I am always on the look out for low age, high reading level books, and this is a great one. Fredle is a kitchen mouse who spends his days in a nest behind the utility closet, and his nights foraging on the kitchen floor.  He is very cautious, and timid, but he has a friend, Axle, who is more adventurous. One day Fredle and his friend find a mysterious food that is so delicious that they eat until they are sick.  In the kitchen mouse culture there is only one fate for a sick mouse: he gets "pushed out."  The other mice push him out into the open floor in the day time. Luckily for Fredle, the lady of the house sees him before the cat does, carefully traps him in a bottle, and then releases him outside.  The outside world is bewildering and terrifying to the young mouse, but gradually, and with the help of some barn mice, he learns how to survive in the bigger world. Cynthia Voigt is a Newbery medal winner and knows how to write characters. Fredle and all the animals he meets have well developed, and interesting personalities, that realistically motivate their decisions.  She also does a pretty good job of seeing the world from a mouse's point of view.  The only part of the story that was a little less believable was when Fredle spends some time with a pack of raccoons.   Fredle stays with them for several days before making a serious attempt to escape.  That is pretty un-mouse like, but is was good for the story.  There is a lot to think about in this story, and it would make a good literature circle book for 3rd or 4th grade. Even a younger child, (second or even first grade) who was a good reader, could enjoy it. (227 p)

Wednesday, February 6, 2013

Bomb: The race to build-and steal-the world's most dangerous weapon by Steve Sheinkin

To my credit, I had this book checked out and was half the way through it before it won every major ALA youth nonfiction award last week.  Every award was well deserved.  This was the most gripping nonfiction I have ever read. The author used to be a text book writer, and he notes in the back cover fly leaf, that he is "making up for his previous crimes by crafting gripping narratives of American history." If all history was written like this, history would be every child's favorite topic at school. This is the story of the Manhattan Project from the point of view of a variety of people involved.  It also follows the work of spies from five nations who were trying to either steel the technology from the US or prevent Germany from developing their own bomb.  I am as well versed on the history of the Manhattan project as anyone, having lived, and my husband having worked, at Los Alamos for a summer. But I never realized how amazing successful the Soviet government was in infiltrating the project.  Soon after the first successful test of the bomb at Trinity, spies inside the inner circles at Los Alamos had given complete plans for the bomb to Soviet agents. One of my favorite spy factoids was that at one point one of the agents used milk to write the technical information on a newspaper.  Every cub scout has written a secret message in milk or lemon juice and then made it appear by heating it.  It is amazing the spies used such a simple tactic to steel information that created the whole cold war. Anyway, this is a must read for adults and older children.  It might be too frightening for kids under 11 or 12, because it really brings to high relief the reality of the nuclear threat that still exists in the world. (266 p)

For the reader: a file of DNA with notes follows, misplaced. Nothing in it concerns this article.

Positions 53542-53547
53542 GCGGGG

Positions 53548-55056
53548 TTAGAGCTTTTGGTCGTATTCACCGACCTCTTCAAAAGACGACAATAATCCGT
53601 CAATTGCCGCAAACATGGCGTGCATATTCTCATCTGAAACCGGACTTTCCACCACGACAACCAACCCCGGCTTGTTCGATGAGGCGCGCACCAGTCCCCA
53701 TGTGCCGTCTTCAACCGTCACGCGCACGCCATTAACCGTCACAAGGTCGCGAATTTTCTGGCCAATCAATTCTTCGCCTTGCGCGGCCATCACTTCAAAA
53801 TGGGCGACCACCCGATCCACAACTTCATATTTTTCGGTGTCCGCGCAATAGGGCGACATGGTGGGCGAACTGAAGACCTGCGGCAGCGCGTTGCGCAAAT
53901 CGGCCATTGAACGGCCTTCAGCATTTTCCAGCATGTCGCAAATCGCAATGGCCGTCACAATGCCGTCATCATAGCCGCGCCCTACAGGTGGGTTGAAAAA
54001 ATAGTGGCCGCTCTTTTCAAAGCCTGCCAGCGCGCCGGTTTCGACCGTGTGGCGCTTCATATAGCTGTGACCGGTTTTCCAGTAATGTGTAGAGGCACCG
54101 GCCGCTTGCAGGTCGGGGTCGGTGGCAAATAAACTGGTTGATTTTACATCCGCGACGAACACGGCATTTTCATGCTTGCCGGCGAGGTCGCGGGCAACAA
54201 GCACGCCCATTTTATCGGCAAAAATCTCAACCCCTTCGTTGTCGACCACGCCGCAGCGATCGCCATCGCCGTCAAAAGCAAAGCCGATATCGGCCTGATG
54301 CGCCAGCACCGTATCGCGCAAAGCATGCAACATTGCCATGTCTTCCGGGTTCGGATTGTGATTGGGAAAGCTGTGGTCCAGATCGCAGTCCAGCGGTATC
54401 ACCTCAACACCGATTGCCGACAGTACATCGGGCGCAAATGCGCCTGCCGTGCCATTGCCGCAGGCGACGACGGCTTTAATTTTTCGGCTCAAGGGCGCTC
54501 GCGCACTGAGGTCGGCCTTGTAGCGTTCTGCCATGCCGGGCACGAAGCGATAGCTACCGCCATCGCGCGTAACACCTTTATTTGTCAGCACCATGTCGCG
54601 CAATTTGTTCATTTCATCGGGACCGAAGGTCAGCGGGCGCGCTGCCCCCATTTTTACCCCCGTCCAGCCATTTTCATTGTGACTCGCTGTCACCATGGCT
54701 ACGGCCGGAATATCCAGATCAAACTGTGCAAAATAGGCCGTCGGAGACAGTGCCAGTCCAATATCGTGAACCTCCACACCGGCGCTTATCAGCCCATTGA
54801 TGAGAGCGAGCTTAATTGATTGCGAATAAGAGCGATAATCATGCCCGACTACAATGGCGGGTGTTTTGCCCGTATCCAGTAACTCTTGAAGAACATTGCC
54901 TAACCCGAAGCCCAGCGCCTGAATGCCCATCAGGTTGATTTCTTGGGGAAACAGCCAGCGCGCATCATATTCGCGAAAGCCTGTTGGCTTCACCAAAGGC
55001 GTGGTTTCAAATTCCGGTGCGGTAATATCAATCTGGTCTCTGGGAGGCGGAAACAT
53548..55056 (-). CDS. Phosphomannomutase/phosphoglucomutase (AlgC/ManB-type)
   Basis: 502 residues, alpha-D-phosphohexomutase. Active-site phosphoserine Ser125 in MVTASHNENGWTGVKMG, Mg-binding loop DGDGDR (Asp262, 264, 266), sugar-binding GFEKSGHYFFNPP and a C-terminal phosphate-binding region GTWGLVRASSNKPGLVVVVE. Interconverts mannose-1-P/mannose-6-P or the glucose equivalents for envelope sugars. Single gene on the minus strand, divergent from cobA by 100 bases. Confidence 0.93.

Sunday, February 3, 2013

The Mysterious Benedict Society and the Prisoner's Dilemma by Trenton Lee Stewart


This is the third in the Mysterious Benedict Society series.  In this one the 4 children, Reynie, Kate, Sticky and Constance are confined to Mr. Benedict's home for their own safety.  Mr. Curtain is still on the loose, and Mr. Benedict and his team fear he is making plans to steel The Whisperer, the mass brainwashing device the children' captured from him in the earlier adventures.  When Mr. Curtain finally makes his move, the children are caught up in the intrigue and danger. They have to use all of their old talents and even some new ones to foil Mr. Curtain's diabolical plan. This was a pretty good ending to the trilogy.  All the loose ends were tied up neatly, and we gain some new insights into the character of the different children, and even Mr. Curtain himself.  I was a little disappointed that there was no new villain in the story.  I thought the interaction with Mr. Curtain had gotten pretty played out in the first two books.  Still, those who liked the first two books are likely to enjoy this thrilling conclusion. (391 p.)

A Boy and His Bot by Daniel H. Wilson

Here is an interesting twist on Alice in Wonderland.  Code goes on a field trip to see some Native American burial mounds.  Code is particularly interested in them because his grandfather had studied the mounds up until the time he disappeared a year before.  While Code is exploring he meets a small flying robot who leads him "down the rabbit hole," and into a world populated exclusively by robots.  Suspecting this might be the place to which his grandfather disappeared, Code summons up his courage to go and search for him.  Along the way he meets all kinds of robots, and even has one custom made for him.  Soon Code, and his robot, Gary, discover the dark secret the has put Code's grandfather, and the entire robot world in mortal peril.  This is the kind of book that a 4th or 5th grade SciFi loving boy could really enjoy.  The Mekhos world is imaginative, and the boy, Code, gradually overcomes his fear, and becomes a hero just in time, just as we would expect him to.  The story isn't likely to hold up to the scrutiny of a more experienced SciFi reader.  There are a bunch of problems with physics and scale and world building that will bother someone who stops too long to think about them.  But younger readers are not likely to worry to much about that, and will just enjoy the exciting story and likable characters. (180 p.)